But he also pressed harder than ever to – as the Biblical prophet Amos put it – “let justice roll down” and to (as the prophet Isaiah put it) “break every yoke and let the oppressed go free.” He understood what Jesus meant when he said that the “weightier matters of the law” are justice and mercy. Perhaps because Martin was so rooted in the prophetic ethics of Biblical faith, it isn’t surprising that black Christian philosopher Cornel West has called him “The Radical King.”
We must reject the milk-toast view of King the noble reformer, safe and domesticated. We should familiarize ourselves with his profound theological tradition of Biblical reflection on themes of public justice and liberation. We should ponder his vision of being a global citizen, caring about the hungry abroad and rising up to be assertive peacemakers in a world of warriors. We should honor his commitments to reform the social architecture of society and the values that undergird it, which, of course, demands some willingness to bring prophetic critique to the status quo and the driving forces of the culture. Inspired by the Reverend King we should be glad for those who stand against police brutality, who work for better health care policy, who are welcoming of immigrants and refugees, who demand firm legislation that upholds the cause of the hurting. Like Dr. King, and the Hebrew prophet Isaiah he so loved, we must cry out to legislators saying “Woe to them that decree unrighteous decrees…who turn aside the poor.”
A good place to determine if we want to align ourselves with Dr. King’s vision is to read books by and about him.
At our Dallastown bookstore we once got an alarming, near-death threat shoved under our door for featuring books by the great preacher. But we shall not be moved. We will continue to promote books about King’s philosophy of nonviolence and will continue to resource those who want to work for social change, connecting human flourishing and the common good to the great American experiment that King spoke about so eloquently
Here are several for starters. All on sale.
The King Years: Historic Moments in the Civil Rights Movement Taylor Branch (Simon & Schuster) $16.00 Taylor Branch is widely respected for his massive, magisterial three-volume history of “American in the King Years.” This one is a smaller, vivid, accessible summary of the bigger set and offers helpful background and texture to King’s work. The best way to learn the most important episodes of the civil rights movement; highly recommended even though they are not all about Dr. King.
March Book One, March Book Two, March Book Three John Lewis, Andrew Aydin and Mate Powell (Top Shelf Productions) $14.95, $19.95, $19.95 I hope you know these excellently done, slightly oversized graphic novels that tell the biography of this grand civil rights leader who worked closely with King. Congressman Lewis, as you may know, is the only living main stage speaker from the famous March on Washington and, of course, was a leader at Selma and beyond. While not only about King, it is a great way into these stories and that era, especially for those who appreciate comic books and graphic novels.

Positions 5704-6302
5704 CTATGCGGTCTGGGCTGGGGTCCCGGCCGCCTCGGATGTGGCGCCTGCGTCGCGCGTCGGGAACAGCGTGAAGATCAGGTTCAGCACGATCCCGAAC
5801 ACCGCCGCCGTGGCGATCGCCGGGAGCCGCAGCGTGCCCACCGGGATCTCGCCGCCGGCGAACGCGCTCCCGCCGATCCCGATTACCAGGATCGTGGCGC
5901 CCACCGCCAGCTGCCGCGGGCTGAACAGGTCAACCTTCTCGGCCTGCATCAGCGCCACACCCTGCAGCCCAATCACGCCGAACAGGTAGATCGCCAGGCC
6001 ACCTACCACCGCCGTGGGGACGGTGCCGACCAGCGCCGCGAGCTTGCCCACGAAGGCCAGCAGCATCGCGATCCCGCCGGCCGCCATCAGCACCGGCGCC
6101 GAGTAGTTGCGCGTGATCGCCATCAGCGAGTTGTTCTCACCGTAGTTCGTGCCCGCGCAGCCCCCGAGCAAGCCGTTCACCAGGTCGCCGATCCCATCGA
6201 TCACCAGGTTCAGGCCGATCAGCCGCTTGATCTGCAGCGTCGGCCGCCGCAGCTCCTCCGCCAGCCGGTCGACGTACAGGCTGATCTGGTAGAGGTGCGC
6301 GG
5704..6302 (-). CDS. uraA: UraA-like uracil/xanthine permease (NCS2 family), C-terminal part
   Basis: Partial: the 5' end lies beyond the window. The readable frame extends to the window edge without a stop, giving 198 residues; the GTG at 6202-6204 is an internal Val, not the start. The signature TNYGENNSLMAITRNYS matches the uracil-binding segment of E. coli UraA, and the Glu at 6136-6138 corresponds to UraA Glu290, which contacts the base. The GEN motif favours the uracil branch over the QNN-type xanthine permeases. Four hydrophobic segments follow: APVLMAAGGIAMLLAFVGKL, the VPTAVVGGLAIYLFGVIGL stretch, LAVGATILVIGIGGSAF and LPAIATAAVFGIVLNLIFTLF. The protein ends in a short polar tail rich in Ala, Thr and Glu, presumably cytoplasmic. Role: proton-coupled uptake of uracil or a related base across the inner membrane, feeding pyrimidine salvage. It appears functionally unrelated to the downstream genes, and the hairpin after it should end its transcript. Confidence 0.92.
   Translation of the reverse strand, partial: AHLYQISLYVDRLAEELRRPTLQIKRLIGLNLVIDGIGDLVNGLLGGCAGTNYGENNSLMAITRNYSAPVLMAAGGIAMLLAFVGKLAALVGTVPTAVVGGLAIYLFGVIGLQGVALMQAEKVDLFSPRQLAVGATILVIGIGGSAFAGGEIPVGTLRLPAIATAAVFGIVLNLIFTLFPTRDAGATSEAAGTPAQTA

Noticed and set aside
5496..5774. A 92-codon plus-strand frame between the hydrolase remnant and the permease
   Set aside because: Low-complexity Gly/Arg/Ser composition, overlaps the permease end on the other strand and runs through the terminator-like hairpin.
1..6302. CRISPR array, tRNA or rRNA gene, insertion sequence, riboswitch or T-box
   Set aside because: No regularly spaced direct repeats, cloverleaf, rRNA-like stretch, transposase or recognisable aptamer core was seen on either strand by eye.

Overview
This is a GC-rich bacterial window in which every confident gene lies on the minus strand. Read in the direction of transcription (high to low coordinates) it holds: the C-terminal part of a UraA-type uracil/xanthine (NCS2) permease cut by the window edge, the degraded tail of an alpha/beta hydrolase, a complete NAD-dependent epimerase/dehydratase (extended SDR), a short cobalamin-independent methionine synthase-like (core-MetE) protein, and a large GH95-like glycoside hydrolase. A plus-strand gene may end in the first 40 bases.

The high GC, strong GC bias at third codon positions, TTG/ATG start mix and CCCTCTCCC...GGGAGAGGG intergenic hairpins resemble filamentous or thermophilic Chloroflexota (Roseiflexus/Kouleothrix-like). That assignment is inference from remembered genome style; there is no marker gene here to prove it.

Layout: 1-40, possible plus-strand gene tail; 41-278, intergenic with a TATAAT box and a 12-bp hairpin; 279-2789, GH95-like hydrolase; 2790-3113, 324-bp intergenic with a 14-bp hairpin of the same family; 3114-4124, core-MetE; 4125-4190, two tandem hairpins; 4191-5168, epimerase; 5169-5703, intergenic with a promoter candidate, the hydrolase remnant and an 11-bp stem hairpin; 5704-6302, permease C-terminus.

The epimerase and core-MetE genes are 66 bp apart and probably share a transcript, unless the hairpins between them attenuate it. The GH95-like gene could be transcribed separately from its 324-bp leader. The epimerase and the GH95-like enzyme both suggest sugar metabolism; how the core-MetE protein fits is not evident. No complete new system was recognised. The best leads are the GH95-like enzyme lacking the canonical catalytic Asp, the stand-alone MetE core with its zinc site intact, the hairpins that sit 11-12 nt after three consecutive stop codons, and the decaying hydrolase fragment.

Let the Trumpet Sound: A Life of Martin Luther King, Jr. Stephen Oates (Harper) $19.99 This has won numerous awards is still widely considered one of the very best biographies of King.
Bearing the Cross: Martin Luther King, Jr. and the Southern Christian Leadership Conference David Garrow (William Morrow) $22.99 The respected historian won the Pulitzer Prize for this beautiful, painstaking study of King’s SCLC years. We should all know about the Southern Christian Leadership Conference and this book tells it brilliantly.
Martin Luther King Jr. for Armchair Theologians Rufus Burrow (Westminster John Knox) $18.00 I hope you know these “Armchair Theologians” books — they really are very interesting, complete with a few helpful cartoons. They aren’t really whimsical, but they are designed to study serious stuff about various theologians and their intellectual influences. There are bunches of them (on Luther, Bonhoeffer, Augustine, Calvin, Wesley, Aquinas, and more.) This one is solid, interesting, helpful, fun. You will learn a lot, I’m sure.
Martin Luther King: The Inconvenient Hero Vincent Harding (Orbis) $16.00 I have long admired the colorful Harding, a storyteller of the first order, a passionate and decent leader of the movement. (His There Is a River is another classic in the literature of the black struggle for freedom in America.) He knows the stories, he knows why we must keep telling them, and he offers here a hard reminder of what King stood for.
Stride Toward Freedom: The Montgomery Story Martin Luther King, Jr. (Beacon Press) $16.00 This was King’s first book and wonderfully documents the drama of the famous bus boycott that catapulted him to the national spotlight. I often say this is one of my own personal favorite books and it shows not only King coming to terms with Biblical nonviolence (his seminary professors tried to talk him out of it) and how the famous bus boycott got organized.
Where Do We Go From here: Chaos or Community? Martin Luther King, Jr. (Beacon Press) $16.00 This handsome companion volume to Stride Toward Freedom is the last book Dr. King wrote. This edition has the famous foreword by Coretta and a recent introduction by the great Vincent Harding. Powerful stuff.